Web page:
away may use the same wi-fi channel. Your goal is to find the minimum number of different channels the
neighbourhood requires.
(a) Model this as a graph problem. Remember to:
(i) Clearly define the vertices and edges of your graph. 4 marks
(ii) State the associated graph problem that you need to solve. 2 marks
(b) Give the solution to the graph problem corresponding to this scenario; and determine the minimum
number of wi-fi channels required for the neighbourhood? 2 marks
(c) How do your answers to (a) and (b) change if a house’s wireless network can also interfere with those
of the houses to the left and right of the house over the road? 4 marks
5
Advice on how to do the assignment
Collaboration is encouraged, but all submitted work must be done individually without consulting some-
one else’s solutions in accordance with the University’s “Academic Dishonesty and Plagiarism” policies.
Assignments are to be submitted in inspera.
When giving answers to questions, we always would like you to prove/explain/motivate your an-
swers. You are being assessed on your understanding and ability.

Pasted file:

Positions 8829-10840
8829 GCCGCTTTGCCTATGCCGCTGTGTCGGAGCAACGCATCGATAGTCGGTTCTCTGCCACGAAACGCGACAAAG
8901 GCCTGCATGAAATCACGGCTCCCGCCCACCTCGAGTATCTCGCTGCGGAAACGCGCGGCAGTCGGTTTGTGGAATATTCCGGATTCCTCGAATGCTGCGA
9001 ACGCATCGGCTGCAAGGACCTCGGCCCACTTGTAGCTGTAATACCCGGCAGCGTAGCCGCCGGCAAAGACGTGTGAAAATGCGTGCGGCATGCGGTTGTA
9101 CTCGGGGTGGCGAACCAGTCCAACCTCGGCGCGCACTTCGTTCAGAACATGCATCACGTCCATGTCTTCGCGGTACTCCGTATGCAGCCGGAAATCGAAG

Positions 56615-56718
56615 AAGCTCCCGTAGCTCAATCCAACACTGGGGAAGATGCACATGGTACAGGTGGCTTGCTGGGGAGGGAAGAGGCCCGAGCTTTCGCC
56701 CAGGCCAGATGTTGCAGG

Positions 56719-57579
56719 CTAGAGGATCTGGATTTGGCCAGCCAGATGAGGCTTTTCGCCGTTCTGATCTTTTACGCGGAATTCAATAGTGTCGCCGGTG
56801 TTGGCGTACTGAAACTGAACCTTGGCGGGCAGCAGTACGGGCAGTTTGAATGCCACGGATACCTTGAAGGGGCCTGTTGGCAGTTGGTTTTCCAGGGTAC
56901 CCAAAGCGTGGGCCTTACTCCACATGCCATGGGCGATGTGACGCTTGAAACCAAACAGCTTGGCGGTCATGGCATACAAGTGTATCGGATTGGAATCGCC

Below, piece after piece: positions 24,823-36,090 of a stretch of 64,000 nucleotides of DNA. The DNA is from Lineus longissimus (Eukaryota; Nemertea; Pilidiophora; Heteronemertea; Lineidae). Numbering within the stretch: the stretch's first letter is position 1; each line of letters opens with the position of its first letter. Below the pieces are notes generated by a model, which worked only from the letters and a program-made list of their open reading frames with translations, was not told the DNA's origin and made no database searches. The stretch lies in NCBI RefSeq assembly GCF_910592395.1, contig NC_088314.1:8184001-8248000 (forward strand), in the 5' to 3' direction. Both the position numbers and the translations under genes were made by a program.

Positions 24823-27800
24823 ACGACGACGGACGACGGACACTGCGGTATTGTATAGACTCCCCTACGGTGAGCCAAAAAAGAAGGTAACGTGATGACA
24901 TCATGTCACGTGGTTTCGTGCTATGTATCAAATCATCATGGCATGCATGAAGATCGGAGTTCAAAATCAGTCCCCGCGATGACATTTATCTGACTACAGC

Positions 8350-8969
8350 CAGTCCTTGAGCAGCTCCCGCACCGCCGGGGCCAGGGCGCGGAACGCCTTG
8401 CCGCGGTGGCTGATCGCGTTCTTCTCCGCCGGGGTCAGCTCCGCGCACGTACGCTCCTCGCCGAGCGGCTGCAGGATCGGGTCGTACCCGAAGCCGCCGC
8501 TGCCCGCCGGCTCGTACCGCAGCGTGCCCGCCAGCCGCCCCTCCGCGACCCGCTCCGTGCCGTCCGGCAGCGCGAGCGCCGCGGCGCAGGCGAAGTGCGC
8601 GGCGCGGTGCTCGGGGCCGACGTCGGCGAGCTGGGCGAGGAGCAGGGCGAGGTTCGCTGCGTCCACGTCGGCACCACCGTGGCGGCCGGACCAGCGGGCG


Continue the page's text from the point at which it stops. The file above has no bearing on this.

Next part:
Be careful with giving multiple or alternative answers. If you give multiple answers, then we will
give you marks only for your worst answer, as this indicates how well you understood the question.
Some of the questions are very easy (with the help of external resources). You may make use of
external material provided it is properly referenced1 – however, answers that depend too heavily on
external resources may not receive full marks if you have not adequately demonstrated ability/un-
derstanding.
Questions have been given an indicative difficulty level:
Pass Credit Distinction High distinction
This should be taken as a guide only. Partial marks are available in all questions, and achievable by
students of all abilities.
1Proper referencing means sufficient information for a marker to access the material. Results from the lectures or textbook can be
used without proof, but should still be referenced.